// arthitectural / Architecture / Fujiwarramuro architects | House in Minoh2

Fujiwarramuro architects | House in Minoh2

Architecture Fujiwarramuro architects | House in Minoh2

Fujiwarramuro architects | House in Minoh2The house stands in a quiet residential area in the northern part of Osaka prefecture. The client was drawn to a wall in a certain store made from Oya tuff stone and wished to use it somewhere on his house. He also had a desire to include a doma1 in the plan so we decided to use Oya tuff stone to surround the doma and for a portion of the outside wall.

Fujiwarramuro architects | House in Minoh2

© Shintaro Fujiwara

Fujiwarramuro architects | House in Minoh2

© Shintaro Fujiwara

The doma of this house serves the dual function of an entry hall and stairwell. A place to take off one’s shoes2 was not planned beforehand, the decision being left for the owner to determine once he lived in the house. The doma, lined with Oya tuff stone, spans from the front door to the back of the house. When the door to the entrance of the doma and the back door are opened it allows wind to pass through the house. On fine days, time spent in the doma gives a liberated feeling of being outdoors even though one is actually inside.

Fujiwarramuro architects | House in Minoh2

© Eiji Tomita

The house is organized with the doma at the center, the finished Oya tuff stone visible from various places. The first floor contains a living room adjoining the doma, the kitchen, and a piano space which faces the living room with the doma in between. The 2nd floor contains a work space looking out on the atrium and a tatami room as well as the bedroom and child’s room.

Fujiwarramuro architects | House in Minoh2

© Eiji Tomita

Fujiwarramuro architects | House in Minoh2

© Shintaro Fujiwara

Translator’s note:
1 A doma is an area in a house that is set at ground level, one level lower than the rest of the house, and treated like an outdoor space. Traditionally, the doma would have a dirt floor and was used to carry out farm work, kitchen work, etc. In modern Japanese architecture, however, it is usually no more than a narrow space in which to take off one’s shoes not an active living space.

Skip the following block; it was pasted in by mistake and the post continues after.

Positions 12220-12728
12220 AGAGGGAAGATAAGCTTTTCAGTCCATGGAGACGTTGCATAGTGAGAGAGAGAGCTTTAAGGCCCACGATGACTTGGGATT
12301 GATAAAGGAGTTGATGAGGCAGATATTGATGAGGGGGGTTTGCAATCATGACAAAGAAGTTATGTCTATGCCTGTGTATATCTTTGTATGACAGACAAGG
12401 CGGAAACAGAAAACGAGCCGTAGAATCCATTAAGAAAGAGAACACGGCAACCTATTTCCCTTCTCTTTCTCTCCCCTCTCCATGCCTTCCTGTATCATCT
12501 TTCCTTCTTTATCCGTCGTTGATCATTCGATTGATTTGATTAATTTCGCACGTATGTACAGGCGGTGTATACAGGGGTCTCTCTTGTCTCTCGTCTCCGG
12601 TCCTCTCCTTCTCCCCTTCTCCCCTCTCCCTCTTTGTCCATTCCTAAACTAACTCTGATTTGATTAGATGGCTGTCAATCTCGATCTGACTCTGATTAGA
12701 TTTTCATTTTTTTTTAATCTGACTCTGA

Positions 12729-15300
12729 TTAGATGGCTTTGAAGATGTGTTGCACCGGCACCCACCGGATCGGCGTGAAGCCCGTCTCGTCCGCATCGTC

2 In Japan, it is expected that people take off their shoes when entering a house. The entrance, a variation of a doma called the genkan, is usually set into the floor at ground level requiring one to step up into the house after removing one’s shoes.

Location: Minoh, Osaka, Japan
Architect: Fujiwarramuro architects
Principle use: single family house
Site area: 134.09 m2
Building area: 70.26 m2
Total floor area: 120.81 m2
Project architect: Shintaro Fujiwara, Yoshio Muro
Structure: Timber
Photographer: Shintaro Fujiwara, Eiji Tomita
Sharing is Caring...
Share on FacebookTweet about this on TwitterShare on Google+Share on RedditPin on PinterestShare on LinkedInShare on StumbleUponShare on Tumblr

Sharing is Caring...
Share on FacebookTweet about this on TwitterShare on Google+Share on RedditPin on PinterestShare on LinkedInShare on StumbleUponShare on Tumblr

Have anything to say?

// arthitectural / You may also like to see...

The new campus of TAC SEV is built across from the existing property of Tarsus American College (TAC). Considering its proximity to the historic context of the school, the new campus is conceived, as a design principle, a part of the TAC campus it is separated from by a road that traverses the premises. An […]


more